At 22 she was the youngest woman to be hanged in the 'modern era' (post-1868 reform act, so non-public, and also by the 'long drop' method).

Before her eventual execution there was considerable public pressure for a reprieve, on the grounds of her gender, youth and perceived lack of mental capacity (both of herself, and other members of her family). As against that, there was a significant reluctance within the Home Office to reprieve a poisoner, since it was seen as an easy but premeditated act. Her case thus received a measure of Parliamentary attention. In subsequent years the case was used to discuss the limits to criminal responsibility.


Mary Ann Ansell

In Victorian times attitudes to mental illness were very different to those of today, the policy being to confine patients diagnosed with such illnesses to large asylums which were being built all over the country. 

One such facility was Leavesden Mental Asylum which had been built at Abbots Langley in Buckinghamshire by the Metropolitan Asylums Board to serve north London.  It was opened in 1870 to house "quiet and harmless imbeciles" and soon had over 1500 patients, of which some 900 were women. One of these was nineteen year old Caroline Ansell, who had come from a family with a background of mental health problems.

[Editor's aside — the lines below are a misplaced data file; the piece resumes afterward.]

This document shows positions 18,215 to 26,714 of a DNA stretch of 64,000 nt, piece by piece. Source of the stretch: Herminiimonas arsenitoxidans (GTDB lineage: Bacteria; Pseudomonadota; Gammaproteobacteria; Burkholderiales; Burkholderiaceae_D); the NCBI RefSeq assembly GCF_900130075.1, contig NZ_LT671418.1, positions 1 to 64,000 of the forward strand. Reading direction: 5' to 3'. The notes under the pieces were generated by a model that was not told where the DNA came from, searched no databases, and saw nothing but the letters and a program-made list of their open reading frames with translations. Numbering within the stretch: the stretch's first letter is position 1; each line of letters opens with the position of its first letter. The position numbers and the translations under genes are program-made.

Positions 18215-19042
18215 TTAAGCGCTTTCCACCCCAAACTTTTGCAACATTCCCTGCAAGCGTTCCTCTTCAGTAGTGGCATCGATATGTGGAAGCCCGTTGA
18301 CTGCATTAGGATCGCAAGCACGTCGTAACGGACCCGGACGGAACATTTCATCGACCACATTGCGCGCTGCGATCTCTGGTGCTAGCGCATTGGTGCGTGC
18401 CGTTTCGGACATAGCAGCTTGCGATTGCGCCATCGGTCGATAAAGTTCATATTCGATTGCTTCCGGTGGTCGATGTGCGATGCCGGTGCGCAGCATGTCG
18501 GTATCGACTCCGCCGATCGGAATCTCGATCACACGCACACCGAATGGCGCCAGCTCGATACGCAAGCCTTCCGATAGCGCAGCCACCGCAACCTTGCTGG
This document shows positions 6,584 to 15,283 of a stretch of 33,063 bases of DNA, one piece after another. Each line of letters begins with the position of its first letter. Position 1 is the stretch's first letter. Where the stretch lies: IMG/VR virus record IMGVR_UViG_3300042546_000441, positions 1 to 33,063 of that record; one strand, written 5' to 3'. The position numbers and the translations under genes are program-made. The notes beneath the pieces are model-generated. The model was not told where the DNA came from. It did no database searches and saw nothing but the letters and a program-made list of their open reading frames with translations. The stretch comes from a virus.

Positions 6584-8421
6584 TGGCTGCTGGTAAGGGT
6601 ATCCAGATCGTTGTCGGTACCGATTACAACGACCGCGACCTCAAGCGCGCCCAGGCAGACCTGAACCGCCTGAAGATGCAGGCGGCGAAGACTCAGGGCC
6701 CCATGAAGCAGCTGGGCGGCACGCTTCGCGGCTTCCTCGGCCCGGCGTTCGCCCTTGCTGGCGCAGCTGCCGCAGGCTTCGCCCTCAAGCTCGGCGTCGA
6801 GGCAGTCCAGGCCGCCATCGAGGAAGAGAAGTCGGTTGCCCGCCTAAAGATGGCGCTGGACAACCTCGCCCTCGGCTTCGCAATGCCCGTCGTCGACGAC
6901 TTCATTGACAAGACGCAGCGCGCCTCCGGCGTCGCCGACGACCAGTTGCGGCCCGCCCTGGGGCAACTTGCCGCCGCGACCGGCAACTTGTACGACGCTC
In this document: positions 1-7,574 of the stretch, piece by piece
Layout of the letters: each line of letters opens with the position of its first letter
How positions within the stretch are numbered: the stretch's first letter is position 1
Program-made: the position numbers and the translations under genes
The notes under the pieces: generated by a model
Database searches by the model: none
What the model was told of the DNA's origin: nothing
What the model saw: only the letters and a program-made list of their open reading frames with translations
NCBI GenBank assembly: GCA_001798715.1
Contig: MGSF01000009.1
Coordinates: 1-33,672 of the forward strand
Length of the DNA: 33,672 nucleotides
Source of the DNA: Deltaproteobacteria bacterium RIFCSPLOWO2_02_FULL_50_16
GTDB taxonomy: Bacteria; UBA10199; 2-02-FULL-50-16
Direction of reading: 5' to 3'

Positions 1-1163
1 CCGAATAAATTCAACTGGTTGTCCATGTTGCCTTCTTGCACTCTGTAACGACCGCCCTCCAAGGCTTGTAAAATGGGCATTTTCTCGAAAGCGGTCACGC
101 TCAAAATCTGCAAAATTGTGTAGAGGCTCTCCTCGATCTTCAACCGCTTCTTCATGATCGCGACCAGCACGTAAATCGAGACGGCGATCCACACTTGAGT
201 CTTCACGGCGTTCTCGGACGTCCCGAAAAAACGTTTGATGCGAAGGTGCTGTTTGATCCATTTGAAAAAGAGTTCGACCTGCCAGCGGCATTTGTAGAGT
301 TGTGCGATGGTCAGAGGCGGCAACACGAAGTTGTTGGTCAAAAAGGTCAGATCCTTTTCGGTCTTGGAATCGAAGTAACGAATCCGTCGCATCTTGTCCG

Caroline’s older sister, Mary Ann, aged eighteen or twenty two depending upon which report you read, worked as a maid to a wealthy household in Coram Street in the then fashionable Bloomsbury area of London and was engaged to a young man.  Neither Mary Ann nor her fiancée had any money and had had to postpone their wedding because they could not afford the cost of a marriage licence which was seven shillings and sixpence (37.5p). 

This situation did not suit Mary Ann who devised a plot to insure her sister’s life and then kill her to obtain the pay out.  For a premium of three old pence (1.5p) a week she would get £22 on the death of her sister.  This was to be accomplished using a phosphorous based rat poison which she bought from a local shop near where she worked.  She stirred the poison into a cake mix, baked the cake and sent it through the post to her sister on Ward 7 at Leavesden on the 9th of March 1899.  Caroline decided to share the cake with some of her friends and all became ill.  However Caroline ate considerably more of the cake than the rest had and therefore had far more severe symptoms. The staff were at full stretch at the time dealing with an outbreak of typhoid amongst the inmates and it was some time before Caroline was seen by a doctor.  He immediately admitted her to the infirmary but it was too late to save the poor girl.